As film literature in Iran started with publication of a screenplay, publication of similar books continued with more zeal in later years. Among different types of cinema books, which ranged from theoretical and reference books to biographies of actors and filmmakers, screenplays ranked first both in terms of number and reprints. This was especially true after 1979 revolution when directors could not make every screenplay either due to their themes or inadequate funds. During those years, enthusiasm for screenplays was (and still is) so high that the Iranian auteur, Bahram Baizai, who has thus far only made six feature films, has published 26 screenplays. Some of his screenplays are more interesting and more impressive than his films. He is followed by Mohsen Makhmalbaf who has published all his screenplays (even those which have not been produced as film). On the whole, screenplays written by these two filmmakers have been republished 50 times. The screenplay of Makhmalbaf’s banned film, Time of Love, has been reprinted 11 times. Although publication of film books was not as extensive as it is now, screenplays also accounted for the main part of pre-revolution film literature and most of them were screenplays of prominent films. L’Avventura (Michelangelo Antonioni) and The Nights of Cabiria (Federico Fellini) (whose translations were published in 1965) started a trend which continued with The Discreet Charm of Bourgeoisie (Luis Bunuel), Bicycle Thieves (Vittorio De Sica), The Battleship Potemkin (Sergei Eisenstein), M (Fritz Lang), and Face to Face (Ingmar Bergman). Since that time, the works of nearly all prominent filmmakers have been published in Iran.
After screenplays, educational books on filmmaking are the next in demand. Before the revolution, most young people who were interested in this subject were members of a center called Cinemaye Azad (Experimental Cinema Center) and since they used 8-mm cameras, books like Film and Director (Don Livingston, 1963) or Film and Education (Dr. Ebrahim Rashidpour, 1967) were all they needed for primary education. Today, however, there are tens of state-run and private filmmaking centers with 4,000-5,000 students. Therefore, all educational books imaginable have been published in Iran: from Eugene Vale’s The Technique of Screenwriting to Lee Strasberg’s A Dream of Passion. Apart from translations, tens of other books have been written by Iranian instructors.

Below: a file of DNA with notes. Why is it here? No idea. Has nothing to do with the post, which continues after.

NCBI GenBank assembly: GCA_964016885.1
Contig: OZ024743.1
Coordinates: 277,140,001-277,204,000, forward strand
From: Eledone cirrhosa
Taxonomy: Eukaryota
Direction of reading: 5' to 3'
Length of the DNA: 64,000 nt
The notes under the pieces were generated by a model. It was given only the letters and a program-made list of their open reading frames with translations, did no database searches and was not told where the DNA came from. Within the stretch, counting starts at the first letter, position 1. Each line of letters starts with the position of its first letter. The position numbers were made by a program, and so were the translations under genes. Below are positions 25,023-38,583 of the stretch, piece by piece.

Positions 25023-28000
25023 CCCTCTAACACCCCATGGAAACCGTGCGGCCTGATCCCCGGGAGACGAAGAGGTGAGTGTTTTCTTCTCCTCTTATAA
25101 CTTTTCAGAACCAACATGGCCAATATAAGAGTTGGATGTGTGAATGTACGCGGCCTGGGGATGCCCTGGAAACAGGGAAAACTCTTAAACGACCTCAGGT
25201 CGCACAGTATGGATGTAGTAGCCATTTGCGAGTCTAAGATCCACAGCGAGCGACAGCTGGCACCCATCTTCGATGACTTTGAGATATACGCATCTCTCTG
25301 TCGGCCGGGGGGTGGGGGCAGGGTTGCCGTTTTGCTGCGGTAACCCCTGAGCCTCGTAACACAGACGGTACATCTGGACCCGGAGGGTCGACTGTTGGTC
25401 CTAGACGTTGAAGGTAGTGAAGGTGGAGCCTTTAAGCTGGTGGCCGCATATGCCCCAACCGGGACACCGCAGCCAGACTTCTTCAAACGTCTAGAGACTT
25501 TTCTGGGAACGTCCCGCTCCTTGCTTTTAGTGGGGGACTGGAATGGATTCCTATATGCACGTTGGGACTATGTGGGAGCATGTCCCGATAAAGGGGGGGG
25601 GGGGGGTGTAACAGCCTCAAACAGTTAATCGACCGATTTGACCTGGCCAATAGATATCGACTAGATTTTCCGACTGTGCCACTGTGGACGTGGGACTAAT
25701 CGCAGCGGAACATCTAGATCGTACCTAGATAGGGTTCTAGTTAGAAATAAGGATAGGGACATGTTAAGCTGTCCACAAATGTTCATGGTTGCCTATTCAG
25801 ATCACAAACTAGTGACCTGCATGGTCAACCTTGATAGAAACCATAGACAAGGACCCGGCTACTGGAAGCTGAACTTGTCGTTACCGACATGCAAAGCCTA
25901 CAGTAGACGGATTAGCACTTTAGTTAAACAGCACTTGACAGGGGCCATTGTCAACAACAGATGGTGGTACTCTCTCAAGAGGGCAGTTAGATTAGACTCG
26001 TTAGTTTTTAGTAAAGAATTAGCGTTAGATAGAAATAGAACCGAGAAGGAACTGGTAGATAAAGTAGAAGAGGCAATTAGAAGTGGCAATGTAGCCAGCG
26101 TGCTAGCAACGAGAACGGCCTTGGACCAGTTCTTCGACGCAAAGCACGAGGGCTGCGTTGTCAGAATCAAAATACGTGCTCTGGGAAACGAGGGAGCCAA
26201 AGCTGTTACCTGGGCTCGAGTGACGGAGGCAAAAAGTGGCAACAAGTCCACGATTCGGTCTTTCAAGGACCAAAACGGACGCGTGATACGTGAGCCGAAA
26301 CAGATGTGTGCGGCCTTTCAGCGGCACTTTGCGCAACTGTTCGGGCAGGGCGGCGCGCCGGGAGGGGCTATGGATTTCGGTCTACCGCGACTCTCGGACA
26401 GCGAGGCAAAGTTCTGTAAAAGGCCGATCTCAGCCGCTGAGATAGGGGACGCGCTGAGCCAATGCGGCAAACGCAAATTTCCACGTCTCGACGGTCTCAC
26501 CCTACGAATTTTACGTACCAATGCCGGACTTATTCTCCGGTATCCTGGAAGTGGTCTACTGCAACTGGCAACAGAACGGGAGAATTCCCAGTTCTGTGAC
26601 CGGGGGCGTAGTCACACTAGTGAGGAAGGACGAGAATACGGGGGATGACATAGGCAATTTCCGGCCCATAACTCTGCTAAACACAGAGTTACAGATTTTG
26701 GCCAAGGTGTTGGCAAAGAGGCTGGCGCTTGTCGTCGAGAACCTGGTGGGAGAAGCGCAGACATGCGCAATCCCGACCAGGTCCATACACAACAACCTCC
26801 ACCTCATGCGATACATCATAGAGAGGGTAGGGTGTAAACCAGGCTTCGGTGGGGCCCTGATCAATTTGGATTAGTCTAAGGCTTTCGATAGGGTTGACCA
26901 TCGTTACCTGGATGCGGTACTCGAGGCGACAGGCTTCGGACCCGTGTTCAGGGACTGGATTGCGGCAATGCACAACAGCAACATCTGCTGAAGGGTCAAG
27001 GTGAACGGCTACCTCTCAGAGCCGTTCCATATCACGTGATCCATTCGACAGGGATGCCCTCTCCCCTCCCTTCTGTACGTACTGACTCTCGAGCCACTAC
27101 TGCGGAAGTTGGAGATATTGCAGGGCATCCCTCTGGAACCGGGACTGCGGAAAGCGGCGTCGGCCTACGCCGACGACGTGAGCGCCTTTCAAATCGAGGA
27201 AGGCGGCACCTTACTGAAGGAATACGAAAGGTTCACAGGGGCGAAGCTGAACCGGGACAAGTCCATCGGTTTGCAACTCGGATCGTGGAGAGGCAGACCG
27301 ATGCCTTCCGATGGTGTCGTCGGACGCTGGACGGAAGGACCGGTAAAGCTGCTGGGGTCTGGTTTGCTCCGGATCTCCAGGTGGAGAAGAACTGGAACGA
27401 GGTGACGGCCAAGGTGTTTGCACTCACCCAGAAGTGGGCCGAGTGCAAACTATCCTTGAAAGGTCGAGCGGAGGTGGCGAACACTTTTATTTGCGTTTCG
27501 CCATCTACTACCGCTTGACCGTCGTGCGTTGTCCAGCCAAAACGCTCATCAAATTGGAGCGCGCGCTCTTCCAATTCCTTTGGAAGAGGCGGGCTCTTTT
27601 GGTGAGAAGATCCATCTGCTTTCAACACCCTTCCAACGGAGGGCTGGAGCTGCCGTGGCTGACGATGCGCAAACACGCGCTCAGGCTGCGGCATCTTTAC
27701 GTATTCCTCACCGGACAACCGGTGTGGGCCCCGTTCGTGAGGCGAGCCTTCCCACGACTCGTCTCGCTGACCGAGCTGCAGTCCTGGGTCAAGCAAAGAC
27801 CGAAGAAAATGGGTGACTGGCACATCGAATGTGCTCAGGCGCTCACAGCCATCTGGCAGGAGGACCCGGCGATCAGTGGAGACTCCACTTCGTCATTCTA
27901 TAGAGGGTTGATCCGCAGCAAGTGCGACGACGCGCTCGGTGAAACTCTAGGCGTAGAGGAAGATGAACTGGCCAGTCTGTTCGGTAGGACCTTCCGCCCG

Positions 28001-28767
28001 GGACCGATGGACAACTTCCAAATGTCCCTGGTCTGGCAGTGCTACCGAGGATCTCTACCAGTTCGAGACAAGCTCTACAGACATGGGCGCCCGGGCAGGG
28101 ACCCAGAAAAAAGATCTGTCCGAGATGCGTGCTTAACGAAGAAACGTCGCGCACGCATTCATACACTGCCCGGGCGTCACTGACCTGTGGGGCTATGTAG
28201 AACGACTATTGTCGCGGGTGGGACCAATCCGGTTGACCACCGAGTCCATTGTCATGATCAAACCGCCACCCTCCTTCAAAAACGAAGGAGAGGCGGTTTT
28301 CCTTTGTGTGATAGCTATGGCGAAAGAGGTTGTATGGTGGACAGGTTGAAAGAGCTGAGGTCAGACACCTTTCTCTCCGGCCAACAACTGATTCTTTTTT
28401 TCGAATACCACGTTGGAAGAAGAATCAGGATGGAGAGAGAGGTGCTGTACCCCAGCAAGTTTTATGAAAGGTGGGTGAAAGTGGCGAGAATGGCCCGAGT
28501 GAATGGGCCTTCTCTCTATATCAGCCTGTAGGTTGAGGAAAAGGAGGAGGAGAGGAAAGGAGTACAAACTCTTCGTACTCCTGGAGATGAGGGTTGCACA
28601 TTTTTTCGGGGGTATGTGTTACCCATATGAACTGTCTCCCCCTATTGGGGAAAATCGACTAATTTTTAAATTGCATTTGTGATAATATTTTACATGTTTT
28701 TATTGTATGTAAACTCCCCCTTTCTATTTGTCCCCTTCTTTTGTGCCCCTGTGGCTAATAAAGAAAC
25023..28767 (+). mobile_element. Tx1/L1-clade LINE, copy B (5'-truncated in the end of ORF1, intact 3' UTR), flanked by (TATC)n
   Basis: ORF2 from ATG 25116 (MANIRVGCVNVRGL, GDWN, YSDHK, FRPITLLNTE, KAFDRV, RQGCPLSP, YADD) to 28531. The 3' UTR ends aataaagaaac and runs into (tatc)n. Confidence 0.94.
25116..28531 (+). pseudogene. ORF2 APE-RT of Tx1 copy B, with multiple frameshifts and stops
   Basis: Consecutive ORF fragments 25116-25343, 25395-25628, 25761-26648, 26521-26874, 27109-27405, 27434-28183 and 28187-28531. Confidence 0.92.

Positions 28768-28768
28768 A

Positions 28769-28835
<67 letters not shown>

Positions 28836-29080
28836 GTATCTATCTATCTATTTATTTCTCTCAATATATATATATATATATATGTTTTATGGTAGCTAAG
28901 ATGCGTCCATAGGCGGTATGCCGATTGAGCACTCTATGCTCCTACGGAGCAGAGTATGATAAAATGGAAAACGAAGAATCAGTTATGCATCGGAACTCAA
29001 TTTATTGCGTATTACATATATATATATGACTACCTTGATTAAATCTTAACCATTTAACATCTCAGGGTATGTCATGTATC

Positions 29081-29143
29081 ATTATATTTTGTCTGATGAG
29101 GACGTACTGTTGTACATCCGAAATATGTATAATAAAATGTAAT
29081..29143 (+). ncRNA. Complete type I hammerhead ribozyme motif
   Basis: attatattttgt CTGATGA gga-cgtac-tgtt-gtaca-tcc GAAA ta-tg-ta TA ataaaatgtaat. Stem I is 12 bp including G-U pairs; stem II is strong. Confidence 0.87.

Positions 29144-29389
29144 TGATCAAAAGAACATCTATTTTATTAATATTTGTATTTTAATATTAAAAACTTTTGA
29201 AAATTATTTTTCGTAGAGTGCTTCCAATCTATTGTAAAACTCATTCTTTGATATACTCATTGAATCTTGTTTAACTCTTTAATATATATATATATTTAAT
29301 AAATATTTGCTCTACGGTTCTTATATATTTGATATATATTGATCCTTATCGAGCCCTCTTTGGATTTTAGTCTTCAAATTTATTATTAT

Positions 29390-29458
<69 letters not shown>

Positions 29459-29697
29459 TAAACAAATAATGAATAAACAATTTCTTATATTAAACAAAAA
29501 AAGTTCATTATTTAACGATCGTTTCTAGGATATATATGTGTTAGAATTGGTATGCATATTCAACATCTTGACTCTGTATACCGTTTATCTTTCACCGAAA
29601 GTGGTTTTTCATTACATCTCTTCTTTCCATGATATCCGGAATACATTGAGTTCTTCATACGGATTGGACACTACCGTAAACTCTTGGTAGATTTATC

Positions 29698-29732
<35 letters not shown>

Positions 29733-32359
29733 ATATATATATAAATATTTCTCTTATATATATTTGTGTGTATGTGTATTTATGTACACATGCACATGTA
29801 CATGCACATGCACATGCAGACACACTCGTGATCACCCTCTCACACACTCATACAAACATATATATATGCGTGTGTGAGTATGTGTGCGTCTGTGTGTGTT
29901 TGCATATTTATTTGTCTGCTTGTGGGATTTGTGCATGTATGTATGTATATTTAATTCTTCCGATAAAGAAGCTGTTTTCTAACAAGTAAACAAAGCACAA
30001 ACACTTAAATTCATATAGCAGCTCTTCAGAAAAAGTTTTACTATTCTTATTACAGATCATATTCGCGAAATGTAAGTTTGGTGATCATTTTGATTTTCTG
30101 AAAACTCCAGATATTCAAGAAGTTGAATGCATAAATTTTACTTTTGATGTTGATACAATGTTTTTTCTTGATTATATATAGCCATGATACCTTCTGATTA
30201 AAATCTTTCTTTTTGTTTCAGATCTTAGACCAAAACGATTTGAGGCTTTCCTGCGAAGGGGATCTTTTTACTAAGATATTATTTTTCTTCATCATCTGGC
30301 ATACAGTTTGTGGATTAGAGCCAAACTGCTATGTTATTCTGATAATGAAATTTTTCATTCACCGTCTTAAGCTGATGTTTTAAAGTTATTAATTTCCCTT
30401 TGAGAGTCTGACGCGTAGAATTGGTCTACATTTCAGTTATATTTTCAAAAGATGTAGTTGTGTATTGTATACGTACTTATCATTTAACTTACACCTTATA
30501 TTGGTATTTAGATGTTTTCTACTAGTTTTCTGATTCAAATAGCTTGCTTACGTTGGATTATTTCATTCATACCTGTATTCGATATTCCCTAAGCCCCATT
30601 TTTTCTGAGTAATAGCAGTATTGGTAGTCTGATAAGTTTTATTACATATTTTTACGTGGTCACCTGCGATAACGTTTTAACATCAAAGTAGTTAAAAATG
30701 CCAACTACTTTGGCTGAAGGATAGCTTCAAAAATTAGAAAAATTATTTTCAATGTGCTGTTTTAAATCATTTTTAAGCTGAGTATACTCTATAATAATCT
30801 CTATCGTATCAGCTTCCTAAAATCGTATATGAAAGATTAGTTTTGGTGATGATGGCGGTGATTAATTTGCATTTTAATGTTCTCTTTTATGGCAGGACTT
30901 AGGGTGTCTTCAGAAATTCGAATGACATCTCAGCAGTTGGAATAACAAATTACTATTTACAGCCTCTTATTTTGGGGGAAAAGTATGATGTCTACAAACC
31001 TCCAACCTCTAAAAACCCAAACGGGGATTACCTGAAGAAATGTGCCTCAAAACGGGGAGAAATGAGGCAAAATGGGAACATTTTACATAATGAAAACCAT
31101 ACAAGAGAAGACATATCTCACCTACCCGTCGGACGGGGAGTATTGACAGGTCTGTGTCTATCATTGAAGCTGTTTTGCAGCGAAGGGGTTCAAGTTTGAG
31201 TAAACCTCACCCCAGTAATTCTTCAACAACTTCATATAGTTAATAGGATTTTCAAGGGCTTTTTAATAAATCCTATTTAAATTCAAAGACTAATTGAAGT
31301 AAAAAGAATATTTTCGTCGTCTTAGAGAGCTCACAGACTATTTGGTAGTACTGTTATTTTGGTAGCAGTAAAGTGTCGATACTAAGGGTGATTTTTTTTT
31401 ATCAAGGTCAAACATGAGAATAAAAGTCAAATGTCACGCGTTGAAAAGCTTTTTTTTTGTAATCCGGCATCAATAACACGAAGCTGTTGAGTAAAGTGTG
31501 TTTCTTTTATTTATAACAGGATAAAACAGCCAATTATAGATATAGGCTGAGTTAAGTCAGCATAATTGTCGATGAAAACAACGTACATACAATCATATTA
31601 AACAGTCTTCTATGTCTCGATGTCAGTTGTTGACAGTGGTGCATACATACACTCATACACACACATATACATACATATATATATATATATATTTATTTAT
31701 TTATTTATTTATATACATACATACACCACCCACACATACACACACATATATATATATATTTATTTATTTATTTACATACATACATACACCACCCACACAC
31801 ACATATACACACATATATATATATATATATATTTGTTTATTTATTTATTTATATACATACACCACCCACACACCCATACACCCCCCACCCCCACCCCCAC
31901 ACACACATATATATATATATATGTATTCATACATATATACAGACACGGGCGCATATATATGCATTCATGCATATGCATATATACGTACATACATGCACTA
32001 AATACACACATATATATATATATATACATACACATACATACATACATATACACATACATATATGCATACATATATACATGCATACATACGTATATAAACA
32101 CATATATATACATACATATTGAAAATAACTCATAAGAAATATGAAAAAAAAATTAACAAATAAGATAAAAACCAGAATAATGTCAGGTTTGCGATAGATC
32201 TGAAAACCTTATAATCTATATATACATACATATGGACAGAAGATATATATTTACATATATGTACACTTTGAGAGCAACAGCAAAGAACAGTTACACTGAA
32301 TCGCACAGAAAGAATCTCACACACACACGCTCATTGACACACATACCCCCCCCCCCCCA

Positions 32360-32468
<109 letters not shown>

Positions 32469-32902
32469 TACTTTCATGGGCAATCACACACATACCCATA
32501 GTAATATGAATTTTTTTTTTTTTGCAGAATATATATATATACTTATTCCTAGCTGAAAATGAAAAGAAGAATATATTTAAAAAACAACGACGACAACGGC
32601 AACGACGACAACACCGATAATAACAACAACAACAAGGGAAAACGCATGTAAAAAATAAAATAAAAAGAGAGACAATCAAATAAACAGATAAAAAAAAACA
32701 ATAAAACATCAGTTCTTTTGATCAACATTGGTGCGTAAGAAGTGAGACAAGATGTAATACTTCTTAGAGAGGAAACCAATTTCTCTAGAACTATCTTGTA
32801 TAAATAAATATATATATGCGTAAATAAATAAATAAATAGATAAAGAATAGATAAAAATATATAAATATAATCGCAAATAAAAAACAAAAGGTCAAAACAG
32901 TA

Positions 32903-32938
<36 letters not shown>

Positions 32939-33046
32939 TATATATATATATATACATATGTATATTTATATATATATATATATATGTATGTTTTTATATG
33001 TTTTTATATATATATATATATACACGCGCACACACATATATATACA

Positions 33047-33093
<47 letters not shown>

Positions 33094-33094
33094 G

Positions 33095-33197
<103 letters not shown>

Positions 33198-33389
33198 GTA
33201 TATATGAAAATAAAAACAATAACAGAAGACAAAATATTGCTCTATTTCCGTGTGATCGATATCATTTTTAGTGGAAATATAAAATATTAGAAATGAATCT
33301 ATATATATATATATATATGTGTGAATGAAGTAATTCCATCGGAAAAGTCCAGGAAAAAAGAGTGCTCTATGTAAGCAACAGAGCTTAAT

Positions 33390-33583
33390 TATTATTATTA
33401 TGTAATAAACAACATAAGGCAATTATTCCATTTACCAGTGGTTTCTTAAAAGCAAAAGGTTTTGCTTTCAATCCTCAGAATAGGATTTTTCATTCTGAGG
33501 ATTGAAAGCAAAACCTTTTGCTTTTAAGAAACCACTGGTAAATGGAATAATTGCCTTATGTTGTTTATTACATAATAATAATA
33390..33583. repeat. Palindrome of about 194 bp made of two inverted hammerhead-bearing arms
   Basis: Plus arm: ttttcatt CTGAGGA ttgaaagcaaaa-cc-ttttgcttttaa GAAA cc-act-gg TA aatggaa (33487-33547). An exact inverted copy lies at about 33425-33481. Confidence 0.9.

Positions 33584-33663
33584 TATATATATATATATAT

The situation is very satisfactory for theoretical and analytical books. Although they rank after screenplays and educational books, the quality of their authorship and translation is ideal. Almost all books written by great theoreticians of world cinema have been translated by the best Iranian translators: from Andre Bazin and Rudolf Arnheim to Peter Woolen and Allan Casebier and W. F. Perkins. Iranian theoreticians have also authored valuable books some of which, including the works by Dr. Babak Ahmadi, can be presented internationally.
Books on history of cinema and reference books are like a magical substance which strengthens structure of every country’s film literature and determines its identity. There is no shortage in this category of books. Apart from books written by Lo Duca and Arthur Knight, which were respectively published in 1948 and 1962, the most important books in the history of the Iranian cinema which have been written by such prominent authors and researchers as John Howard Lawson, Christian Thompson, Geoffrey Nowell Smith, Eric Rhode, David A. Cook, and David Robinson have been translated and published. In addition to those books, many volumes have been compiled on the history of the Iranian cinema in addition to guide books and encyclopedias about Iranian and world cinema films and characters by Iranian authors, including myself, which can provide future researchers and authors with a comprehensive and rich source of study.
Iranian film literature is very rich. If professional Iranian filmmakers had established a better relationship with it from the early days that the Iranian cinema took shape, the situation of that cinema would have been much better now.